Difference between revisions of "Boot.efi Information"

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(Experimentation)
(Experimentation)
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| Build a boot.efi with the first and second PE sections swapped, update prop. header || Fails to boot - question-mark icon
 
| Build a boot.efi with the first and second PE sections swapped, update prop. header || Fails to boot - question-mark icon
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| Extract first PE section, rename to boot.efi || Fails to boot - question-mark icon
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| Extract second PE section, rename to boot.efi || Fails to boot - question-mark icon
 
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The results of the first experiment are a pleasant surprise, since they indicate that the firmware doesn't validate the entire boot.efi file - only the PE sections contained within.  This suggests that if the proper checksum algorithm is discovered, booting a custom EFI image should be within reach.
 
The results of the first experiment are a pleasant surprise, since they indicate that the firmware doesn't validate the entire boot.efi file - only the PE sections contained within.  This suggests that if the proper checksum algorithm is discovered, booting a custom EFI image should be within reach.

Revision as of 21:02, 4 April 2007

Overview

In general, EFI executables adhere to the PE / COFF format, the documentation for which is readily available online: Portable Executable / Common Object File Format Documentation

At a glance, Apple's boot.efi does not adhere to this standard, but upon closer examination, it turns out to be two separate PE files concatenated together along with a proprietary header.

Proprietary header

AppleTV boot.efi

00000000h: B9 FA F1 0E 02 00 00 00 07 00 00 00 03 00 00 00 30 00 00 00 D8 3F 02 00 00 00 00 00 07 00 00 01 ; ¹úñ.............0...Ø?..........
00000020h: 03 00 00 00 08 40 02 00 28 4F 02 00 00 00 00 00                                                 ; .....@..(O......
Offset Data Purpose
0x00 B9 FA F1 0E Magic number? 0xEF1FAB9 looks like leetspeak
0x04 02 00 00 00 Unknown
0x08 07 00 00 00 Unknown
0x0B 03 00 00 00 Unknown
0xF0 30 00 00 00 Offset (in bytes) to beginning of first executable's header ( = 48 dec)
0xF4 D8 3F 02 00 Length (in bytes) of first executable ( = 147416 dec)
0xF8 00 00 00 00 Unknown (end of record?)
0xFB 07 00 00 01 Unknown
0x20 03 00 00 00 Unknown
0x24 08 40 02 00 Offset (in bytes) to beginning of second executable's header ( = 147464 dec)
0x28 28 4f 02 00 Length (in bytes) of first executable ( = 151336 dec)
0x3B 00 00 00 00 Unknown (end of record?)

OS X 10.4.8 boot.efi

00000000h: B9 FA F1 0E 02 00 00 00 07 00 00 00 03 00 00 00 30 00 00 00 21 0D 02 00 00 00 00 00 07 00 00 01 ; ¹úñ.............0...!...........
00000020h: 03 00 00 00 51 0D 02 00 17 13 02 00 00 00 00 00                                                 ; ....Q...........
Offset Data Purpose
0x00 B9 FA F1 0E Magic number? 0xEF1FAB9 looks like leetspeak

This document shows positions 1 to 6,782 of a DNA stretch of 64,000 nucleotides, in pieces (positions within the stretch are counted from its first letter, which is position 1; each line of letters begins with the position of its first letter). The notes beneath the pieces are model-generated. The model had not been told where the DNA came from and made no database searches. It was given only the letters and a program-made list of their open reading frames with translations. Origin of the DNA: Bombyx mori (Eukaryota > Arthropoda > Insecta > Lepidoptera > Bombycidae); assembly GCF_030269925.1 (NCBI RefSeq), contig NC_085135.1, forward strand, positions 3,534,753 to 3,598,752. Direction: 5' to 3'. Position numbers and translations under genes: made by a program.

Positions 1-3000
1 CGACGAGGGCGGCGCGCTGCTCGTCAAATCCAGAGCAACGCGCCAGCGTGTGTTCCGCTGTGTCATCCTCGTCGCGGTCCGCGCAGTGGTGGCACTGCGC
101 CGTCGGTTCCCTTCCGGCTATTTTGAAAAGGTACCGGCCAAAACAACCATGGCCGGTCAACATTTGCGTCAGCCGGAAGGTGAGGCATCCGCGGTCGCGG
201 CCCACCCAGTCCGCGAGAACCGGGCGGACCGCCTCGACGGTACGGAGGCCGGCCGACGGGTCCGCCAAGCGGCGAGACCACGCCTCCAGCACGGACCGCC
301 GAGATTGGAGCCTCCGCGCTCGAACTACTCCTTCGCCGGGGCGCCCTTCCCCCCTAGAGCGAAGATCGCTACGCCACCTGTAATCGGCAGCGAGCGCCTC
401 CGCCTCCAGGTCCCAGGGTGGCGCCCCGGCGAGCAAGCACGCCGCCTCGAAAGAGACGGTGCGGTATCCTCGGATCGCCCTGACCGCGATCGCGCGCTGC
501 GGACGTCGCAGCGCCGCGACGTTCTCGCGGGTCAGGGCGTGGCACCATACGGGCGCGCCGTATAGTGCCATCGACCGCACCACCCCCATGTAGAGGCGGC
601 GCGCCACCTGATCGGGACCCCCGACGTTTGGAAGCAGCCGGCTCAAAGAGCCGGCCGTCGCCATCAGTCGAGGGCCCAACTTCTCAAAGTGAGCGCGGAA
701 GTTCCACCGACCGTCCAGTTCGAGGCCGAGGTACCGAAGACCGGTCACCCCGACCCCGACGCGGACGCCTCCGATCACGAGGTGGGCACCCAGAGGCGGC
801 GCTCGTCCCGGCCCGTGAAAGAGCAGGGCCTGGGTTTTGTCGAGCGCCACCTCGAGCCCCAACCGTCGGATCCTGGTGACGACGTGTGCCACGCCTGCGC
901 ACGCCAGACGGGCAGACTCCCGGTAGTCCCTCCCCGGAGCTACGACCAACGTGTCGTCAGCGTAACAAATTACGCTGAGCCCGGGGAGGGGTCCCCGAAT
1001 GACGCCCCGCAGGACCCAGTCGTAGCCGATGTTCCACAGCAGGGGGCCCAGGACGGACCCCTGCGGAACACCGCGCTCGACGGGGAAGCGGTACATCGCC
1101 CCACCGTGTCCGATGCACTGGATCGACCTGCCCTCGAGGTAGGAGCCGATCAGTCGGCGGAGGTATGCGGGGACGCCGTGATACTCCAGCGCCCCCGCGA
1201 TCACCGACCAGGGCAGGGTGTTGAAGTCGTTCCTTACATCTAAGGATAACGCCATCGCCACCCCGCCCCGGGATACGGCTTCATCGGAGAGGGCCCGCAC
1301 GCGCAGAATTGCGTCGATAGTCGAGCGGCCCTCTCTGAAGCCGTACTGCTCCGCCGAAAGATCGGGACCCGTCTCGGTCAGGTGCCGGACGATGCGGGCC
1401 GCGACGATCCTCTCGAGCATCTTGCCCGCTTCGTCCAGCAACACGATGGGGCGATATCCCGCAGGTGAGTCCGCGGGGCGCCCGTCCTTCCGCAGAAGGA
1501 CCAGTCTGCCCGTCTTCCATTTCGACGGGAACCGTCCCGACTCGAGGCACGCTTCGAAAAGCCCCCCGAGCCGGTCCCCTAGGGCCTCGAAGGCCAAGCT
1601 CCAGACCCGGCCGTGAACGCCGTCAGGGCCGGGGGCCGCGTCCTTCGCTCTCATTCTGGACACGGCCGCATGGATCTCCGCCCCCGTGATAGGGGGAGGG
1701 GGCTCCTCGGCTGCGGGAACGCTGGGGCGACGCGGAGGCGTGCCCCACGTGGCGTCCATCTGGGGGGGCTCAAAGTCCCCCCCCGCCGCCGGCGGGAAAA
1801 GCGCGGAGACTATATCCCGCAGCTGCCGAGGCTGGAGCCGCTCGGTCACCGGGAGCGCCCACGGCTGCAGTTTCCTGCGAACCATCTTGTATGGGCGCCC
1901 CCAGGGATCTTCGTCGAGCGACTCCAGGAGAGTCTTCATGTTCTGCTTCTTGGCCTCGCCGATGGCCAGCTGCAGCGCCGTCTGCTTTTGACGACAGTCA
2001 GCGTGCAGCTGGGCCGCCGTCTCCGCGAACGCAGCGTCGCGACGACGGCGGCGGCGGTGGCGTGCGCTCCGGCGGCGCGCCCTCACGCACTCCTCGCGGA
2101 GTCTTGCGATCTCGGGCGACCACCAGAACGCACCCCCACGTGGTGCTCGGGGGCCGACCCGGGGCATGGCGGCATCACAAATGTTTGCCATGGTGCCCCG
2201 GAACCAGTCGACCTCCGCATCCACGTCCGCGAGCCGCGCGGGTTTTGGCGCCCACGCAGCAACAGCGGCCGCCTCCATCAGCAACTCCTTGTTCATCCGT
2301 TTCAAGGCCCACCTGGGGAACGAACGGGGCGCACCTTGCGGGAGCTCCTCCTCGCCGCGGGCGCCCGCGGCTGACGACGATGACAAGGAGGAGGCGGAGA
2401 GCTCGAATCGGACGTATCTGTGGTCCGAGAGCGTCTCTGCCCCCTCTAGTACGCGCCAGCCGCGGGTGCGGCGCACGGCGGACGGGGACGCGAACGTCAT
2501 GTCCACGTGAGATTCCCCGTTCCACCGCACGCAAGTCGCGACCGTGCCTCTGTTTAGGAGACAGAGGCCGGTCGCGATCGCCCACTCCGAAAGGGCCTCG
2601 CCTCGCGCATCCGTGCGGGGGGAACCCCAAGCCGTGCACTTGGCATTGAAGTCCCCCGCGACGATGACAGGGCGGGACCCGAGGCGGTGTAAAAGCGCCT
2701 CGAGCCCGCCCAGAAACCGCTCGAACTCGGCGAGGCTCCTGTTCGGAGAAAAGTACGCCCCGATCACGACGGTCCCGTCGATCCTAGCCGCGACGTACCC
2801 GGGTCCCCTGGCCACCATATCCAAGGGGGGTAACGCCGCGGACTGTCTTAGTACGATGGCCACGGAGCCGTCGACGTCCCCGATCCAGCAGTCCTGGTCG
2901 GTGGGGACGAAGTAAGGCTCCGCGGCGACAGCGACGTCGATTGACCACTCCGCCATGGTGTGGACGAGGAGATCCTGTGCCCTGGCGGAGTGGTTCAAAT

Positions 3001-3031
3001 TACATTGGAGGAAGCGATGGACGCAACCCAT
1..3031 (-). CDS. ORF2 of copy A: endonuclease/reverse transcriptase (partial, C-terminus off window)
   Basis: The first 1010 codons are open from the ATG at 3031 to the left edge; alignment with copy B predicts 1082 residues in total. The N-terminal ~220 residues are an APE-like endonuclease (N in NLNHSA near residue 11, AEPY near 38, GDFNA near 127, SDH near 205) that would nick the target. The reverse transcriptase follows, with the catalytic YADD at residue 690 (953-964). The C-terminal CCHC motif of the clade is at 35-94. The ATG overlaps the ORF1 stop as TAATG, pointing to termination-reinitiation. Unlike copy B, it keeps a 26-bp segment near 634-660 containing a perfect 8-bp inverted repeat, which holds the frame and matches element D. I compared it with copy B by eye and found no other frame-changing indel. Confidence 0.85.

0x04 02 00 00 00 Unknown
0x08 07 00 00 00 Unknown
0x0B 03 00 00 00 Unknown
0xF0 30 00 00 00 Offset (in bytes) to beginning of first executable's header ( = 48 dec)
0xF4 21 0D 02 00 Length (in bytes) of first executable ( = 134433 dec)
0xF8 00 00 00 00 Unknown (end of record?)
0xFB 07 00 00 01 Unknown
0x20 03 00 00 00 Unknown
0x24 51 0D 02 00 Offset (in bytes) to beginning of second executable's header ( = 134481 dec)
0x28 17 13 02 00 Length (in bytes) of first executable ( = 135959 dec)
0x3B 00 00 00 00 Unknown (end of record?)

Note that the "Unknown" fields are the same between both files - only the offset and length fields have changed.


PE Sections

If the AppleTV boot.efi is split according to the information in the proprietary header, the result is two valid and distinct PE files. Interestingly, the seldom-used checksum field in the "Optional Header" is filled in here (see Section 3.4.2 of the PE/COFF spec above). Combined with the fact that a single-byte change to a safe region of the file (ie, a string resource) is enough to keep the AppleTV from booting successfully, this suggests that the firmware is validating the checksum before beginning execution.

These checksums are not calculated in the usual manner. Microsoft keeps the actual algorithm used for calculating the checksum a secret, but they make a library for calculating the checksum of a PE image available, which produces the following results:

PE Section File Checksum Calculated MS Checksum
1 0xF59B0200 0x000262C5
2 0xCAAD0200 0x0002DD57

The checksum values from the OS X 10.4.8 PE sections are not included here, but are similarly incorrect.

None of the freely available EFI executables (elilo, refit, Intel reference shell implementation, etc) have a checksum value specified at all, although this knowledge is basically useless without knowing the method for calculating the proper checksum.

Experimentation

Experiment Result
Modify the file by shifting both PE sections 4 bytes forward, update prop. header Boots successfully
Build a boot.efi with two copies of the first PE section, update prop. header Fails to boot - question-mark icon
Build a boot.efi with two copies of the second PE section, update prop. header Fails to boot - question-mark icon
Build a boot.efi with the first and second PE sections swapped, update prop. header Fails to boot - question-mark icon
Extract first PE section, rename to boot.efi Fails to boot - question-mark icon
Extract second PE section, rename to boot.efi Fails to boot - question-mark icon

The results of the first experiment are a pleasant surprise, since they indicate that the firmware doesn't validate the entire boot.efi file - only the PE sections contained within. This suggests that if the proper checksum algorithm is discovered, booting a custom EFI image should be within reach.